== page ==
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3 charts put Trump's historic impeachment in context

USA TODAY logo USA TODAY 5 days ago Jim Sergent, Jeanine Santucci and George Petras, USA TODAY
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The House of Representatives voted to impeach President Donald Trump for the second time on Wednesday, a move that drew support from 10 Republicans who agreed that Trump incited violence at the Capitol last week.

Trump was impeached on an insurrection charge with 232 members of Congress voting to impeach and 197 voting against. 

The article of impeachment comes one week after a deadly riot led by a pro-Trump mob took place at the Capitol on the day Congress counted the Electoral College votes that secured Biden's win. The rampage that interrupted the count left one police officer dead, a rioter fatally shot and three others dead from medical emergencies.

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The article of impeachment charges the president with "incitement of insurrection" for "spreading false statements" about the election and challenging the Electoral College results, which Congress was counting on Jan. 6 when the mob broke into the Capitol. 

How the Trump impeachment votes compare

The previous three presidential impeachments have been highly partisan. Wednesday's vote was historically bipartisan — albeit relatively narrow with 10 Republicans voting to impeach.


Video: New Hampshire's Representatives both vote to impeach President Trump (WMUR Manchester)

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“There has never been a greater betrayal by a President of the United States of his office and his oath to the Constitution,” Rep. Liz Cheney, the third-ranking House Republican, said in a statement Tuesday, declaring: "I will vote to impeach the President."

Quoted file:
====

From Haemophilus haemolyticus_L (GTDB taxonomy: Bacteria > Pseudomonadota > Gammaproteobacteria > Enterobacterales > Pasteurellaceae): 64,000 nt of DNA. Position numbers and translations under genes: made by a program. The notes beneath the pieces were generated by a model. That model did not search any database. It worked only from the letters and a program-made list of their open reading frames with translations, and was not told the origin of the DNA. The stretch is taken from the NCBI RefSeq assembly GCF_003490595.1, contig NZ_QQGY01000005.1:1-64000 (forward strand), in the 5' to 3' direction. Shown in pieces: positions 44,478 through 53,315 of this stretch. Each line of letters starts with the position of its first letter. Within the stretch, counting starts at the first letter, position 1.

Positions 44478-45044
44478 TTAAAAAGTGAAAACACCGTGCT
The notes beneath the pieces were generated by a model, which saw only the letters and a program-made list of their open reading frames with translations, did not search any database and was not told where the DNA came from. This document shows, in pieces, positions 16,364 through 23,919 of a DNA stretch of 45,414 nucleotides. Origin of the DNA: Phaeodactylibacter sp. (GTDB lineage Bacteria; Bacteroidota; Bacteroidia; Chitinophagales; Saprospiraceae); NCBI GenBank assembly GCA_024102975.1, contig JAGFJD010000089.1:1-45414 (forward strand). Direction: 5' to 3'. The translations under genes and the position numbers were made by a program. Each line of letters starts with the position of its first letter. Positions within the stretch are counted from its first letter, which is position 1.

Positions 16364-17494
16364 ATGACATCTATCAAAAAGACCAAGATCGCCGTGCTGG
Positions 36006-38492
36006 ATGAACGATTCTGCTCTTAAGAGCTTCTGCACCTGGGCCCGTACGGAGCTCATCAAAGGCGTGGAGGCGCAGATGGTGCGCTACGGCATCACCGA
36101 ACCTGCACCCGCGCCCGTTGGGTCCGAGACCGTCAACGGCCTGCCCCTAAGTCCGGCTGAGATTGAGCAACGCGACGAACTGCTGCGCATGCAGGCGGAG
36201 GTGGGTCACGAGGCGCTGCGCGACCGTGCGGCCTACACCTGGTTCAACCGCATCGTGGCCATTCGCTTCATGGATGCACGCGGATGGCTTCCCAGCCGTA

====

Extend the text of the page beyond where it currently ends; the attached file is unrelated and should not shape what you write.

10 Republican House members who broke ranks

There were no major geographic trends among the Republicans who voted for impeachment, although two represent Washington state. 

How states' representatives voted on impeachment 

House Speaker Nancy Pelosi will decide when to transmit the article to the Senate, which must either dismiss the charge or hold a trial. Senate Majority Leader Mitch McConnell said Wednesday that Jan. 19 would be the earliest that the Senate could begin.

The Kentucky Republican, in a statement after the House impeached Trump, said the Senate trial would not be rushed and concluded, "There is simply no chance that a fair or serious trial could conclude before President-elect Biden is sworn in next week."

A look at the article of impeachment that the Senate will be considering:

Contributing: Christal Hayes

This article originally appeared on USA TODAY: 3 charts put Trump's historic impeachment in context

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